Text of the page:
I love that she read it herself for the Audio book.

5 people found this helpful

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disappointed

podcast was very interesting and entertaining
book was incredibly boring
unorganized, hard to follow

4 people found this helpful

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Phenomenal Book

Yellow Bird has the multidimensional understanding of people and circumstances more often found in fiction. But the author presents each encounter or point of view with such skill and sensitivity that the depth resonates. So I was left with a whole new understanding Indian country, of boom and bust, and of healing yourself and carrying on. Thanks so much for this book. It is an important, pivotal work. I will be recommending it to my friends.

3 people found this helpful

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Yellow Bird

This is an important book and it’s very well written,  but the author should not have read it in her whispery, breathy soft voice.  This is true crime!  It’s not “no matter how bad they were, remember when your kids were young and caress them with your voice" although that's a small part of it - especially toward the end.   But mama/author loves her characters.  My advice is to read the print version.

3 people found this helpful

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A Fascinating and Complex Work of Journalism

I want to start out by saying that this book is excellent. While it deals with crime, it is not just a true crime story. It talks about history, about the personal experiences of the main participants in the story, but it is not just a work of history or biography. It is all of these and more.

The narrative follows the life and investigative pursuits of one Arikra Native American woman, Lissa Yellow Bird. Lissa puts to use her diverse talents and background in trying to get to the bottom of a missing person case involving a young white oil worker who disappeared from the reservation in the midst of the oil boom. Lissa's resourcefulness and considerable creativity aid her in looking for the truth about this man's fate, even though she has no personal stake in the case and did not know the man or his family. What she uncovers is like a spiderweb underlying the inner workings of the businesses, local officials, and the individuals brought together by circumstance.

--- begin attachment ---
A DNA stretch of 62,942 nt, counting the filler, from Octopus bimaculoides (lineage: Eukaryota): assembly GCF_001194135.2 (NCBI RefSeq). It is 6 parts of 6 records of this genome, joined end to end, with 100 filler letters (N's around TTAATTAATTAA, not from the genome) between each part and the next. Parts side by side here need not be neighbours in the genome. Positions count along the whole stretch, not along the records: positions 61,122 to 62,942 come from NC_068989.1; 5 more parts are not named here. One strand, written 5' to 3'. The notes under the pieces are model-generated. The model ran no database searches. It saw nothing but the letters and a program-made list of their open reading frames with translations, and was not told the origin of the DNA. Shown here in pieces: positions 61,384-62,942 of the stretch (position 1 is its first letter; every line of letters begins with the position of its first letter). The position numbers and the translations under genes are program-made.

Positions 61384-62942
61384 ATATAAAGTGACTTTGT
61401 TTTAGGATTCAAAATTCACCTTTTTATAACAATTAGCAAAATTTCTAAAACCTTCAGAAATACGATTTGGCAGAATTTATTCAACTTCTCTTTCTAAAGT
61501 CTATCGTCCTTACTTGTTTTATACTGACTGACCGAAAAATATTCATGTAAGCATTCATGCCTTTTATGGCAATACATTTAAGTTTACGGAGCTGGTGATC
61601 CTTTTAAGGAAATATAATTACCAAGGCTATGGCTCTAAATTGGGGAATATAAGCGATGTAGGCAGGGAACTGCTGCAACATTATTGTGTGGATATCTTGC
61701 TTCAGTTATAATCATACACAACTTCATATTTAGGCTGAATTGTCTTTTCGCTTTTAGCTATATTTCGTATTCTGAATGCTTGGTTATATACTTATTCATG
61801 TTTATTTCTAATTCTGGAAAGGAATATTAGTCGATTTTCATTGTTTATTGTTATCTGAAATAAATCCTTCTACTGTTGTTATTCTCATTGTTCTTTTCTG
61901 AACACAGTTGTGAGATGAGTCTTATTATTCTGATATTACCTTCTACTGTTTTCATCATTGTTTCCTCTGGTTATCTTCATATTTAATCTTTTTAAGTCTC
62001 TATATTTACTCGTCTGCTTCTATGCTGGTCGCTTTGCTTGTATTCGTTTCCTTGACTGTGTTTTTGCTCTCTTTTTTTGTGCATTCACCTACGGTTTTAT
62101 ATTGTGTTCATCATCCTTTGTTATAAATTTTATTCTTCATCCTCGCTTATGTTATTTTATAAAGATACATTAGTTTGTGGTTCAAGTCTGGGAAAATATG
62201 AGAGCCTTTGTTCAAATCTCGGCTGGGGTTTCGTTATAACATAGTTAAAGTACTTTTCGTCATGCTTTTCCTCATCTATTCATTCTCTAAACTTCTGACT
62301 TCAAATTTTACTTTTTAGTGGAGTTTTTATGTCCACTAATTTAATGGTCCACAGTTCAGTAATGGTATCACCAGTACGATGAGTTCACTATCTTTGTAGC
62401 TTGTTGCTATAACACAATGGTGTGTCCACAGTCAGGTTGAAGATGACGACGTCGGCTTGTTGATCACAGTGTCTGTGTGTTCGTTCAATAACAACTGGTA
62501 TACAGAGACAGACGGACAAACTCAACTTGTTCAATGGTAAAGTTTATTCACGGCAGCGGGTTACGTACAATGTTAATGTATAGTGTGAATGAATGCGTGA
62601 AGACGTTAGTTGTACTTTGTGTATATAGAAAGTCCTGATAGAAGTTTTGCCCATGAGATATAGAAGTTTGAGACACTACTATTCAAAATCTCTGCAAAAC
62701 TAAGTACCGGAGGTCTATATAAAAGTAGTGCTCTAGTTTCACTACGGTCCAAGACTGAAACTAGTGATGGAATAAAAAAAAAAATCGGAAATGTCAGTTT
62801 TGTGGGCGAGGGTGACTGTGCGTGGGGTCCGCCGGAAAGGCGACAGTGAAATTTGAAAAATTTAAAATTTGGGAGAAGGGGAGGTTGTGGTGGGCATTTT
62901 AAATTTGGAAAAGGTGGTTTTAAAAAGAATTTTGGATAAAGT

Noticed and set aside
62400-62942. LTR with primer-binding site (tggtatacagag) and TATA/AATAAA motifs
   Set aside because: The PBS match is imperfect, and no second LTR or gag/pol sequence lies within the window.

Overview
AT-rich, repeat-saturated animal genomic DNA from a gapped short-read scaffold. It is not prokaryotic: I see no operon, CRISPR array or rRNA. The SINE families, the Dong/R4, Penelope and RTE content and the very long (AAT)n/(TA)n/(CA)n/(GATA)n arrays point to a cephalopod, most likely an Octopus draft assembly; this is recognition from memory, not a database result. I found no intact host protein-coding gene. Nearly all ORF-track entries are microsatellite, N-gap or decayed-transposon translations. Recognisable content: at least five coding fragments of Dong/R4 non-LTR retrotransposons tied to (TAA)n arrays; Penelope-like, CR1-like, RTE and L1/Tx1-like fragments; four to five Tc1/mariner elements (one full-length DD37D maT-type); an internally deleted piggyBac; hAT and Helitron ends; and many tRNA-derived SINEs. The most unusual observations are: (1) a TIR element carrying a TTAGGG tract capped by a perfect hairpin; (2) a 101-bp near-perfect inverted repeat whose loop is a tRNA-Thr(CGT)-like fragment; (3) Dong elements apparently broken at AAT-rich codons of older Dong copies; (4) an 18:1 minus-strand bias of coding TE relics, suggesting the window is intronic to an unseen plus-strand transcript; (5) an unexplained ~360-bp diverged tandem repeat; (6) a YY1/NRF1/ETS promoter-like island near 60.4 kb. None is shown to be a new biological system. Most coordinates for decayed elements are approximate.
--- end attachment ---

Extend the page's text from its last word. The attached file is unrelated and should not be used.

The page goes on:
Through the stories and experiences of Lissa, her family, and members of the three tribes that share the reservation, the book addresses over-arching issues, including the stamp of colonization and intergenerational trauma, poverty and economic stratification, the effects of drugs and alcohol, the role of combat-PTSD, suicide, and other mental health issues, and the complexities of law enforcement agencies and their jurisdiction over and relationship with different parts of a community.

The author herself reads the title, which not every writer can do effectively. However, I think that in this case the use of a professional voice actor would have detracted from the narration. Ms. Murdoch immersed herself in the community in order to listen to as many voices and absorb as much information as possible, and her earnest reading of the resulting text is quite fitting. Lest anyone feel that the author has overstepped by telling a part of the story of an Indigenous woman and her community, she addresses this in the afterword and discusses her methods of research and writing, as well as the heavily collaborative process of editing and rewriting with the help of Ms. Yellow Bird. She acknowledges the flaws of attempting to tell a story as an outsider. What she has written is well worth reading and listening to, and I would highly recommend this book.

2 people found this helpful

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If you want a sloppy drama queen story this is for you

Five minutes about the murder victim Clark and other victims and 14 hours of drama queen petty jealousies and whining

1 person found this helpful

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Loved this book and will recommend to others

I was surprised at the cross section of reporting, story-telling, and history in this book. I learned so much reading it but not just about what I thought the book was going to be about. I learned about be unashamedly human and I think that was my favorite part.

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Thorough but tedious

I wanted to love this book. I was initially drawn in by the storytelling and compelling characters, but felt bogged down by the tremendous amount of tedious details. Specifically, I didn’t feel that all the transcribed conversations needed to be included. While it did add some depth and nuance, it felt like hours of this story could have been omitted without influencing the readers’ experience. I actually felt that the last chapter was the strongest, and I think that’s mostly because it didn’t concern itself with recounting every possible detail. Overall, excellent journalism, but it’s challengingly dense.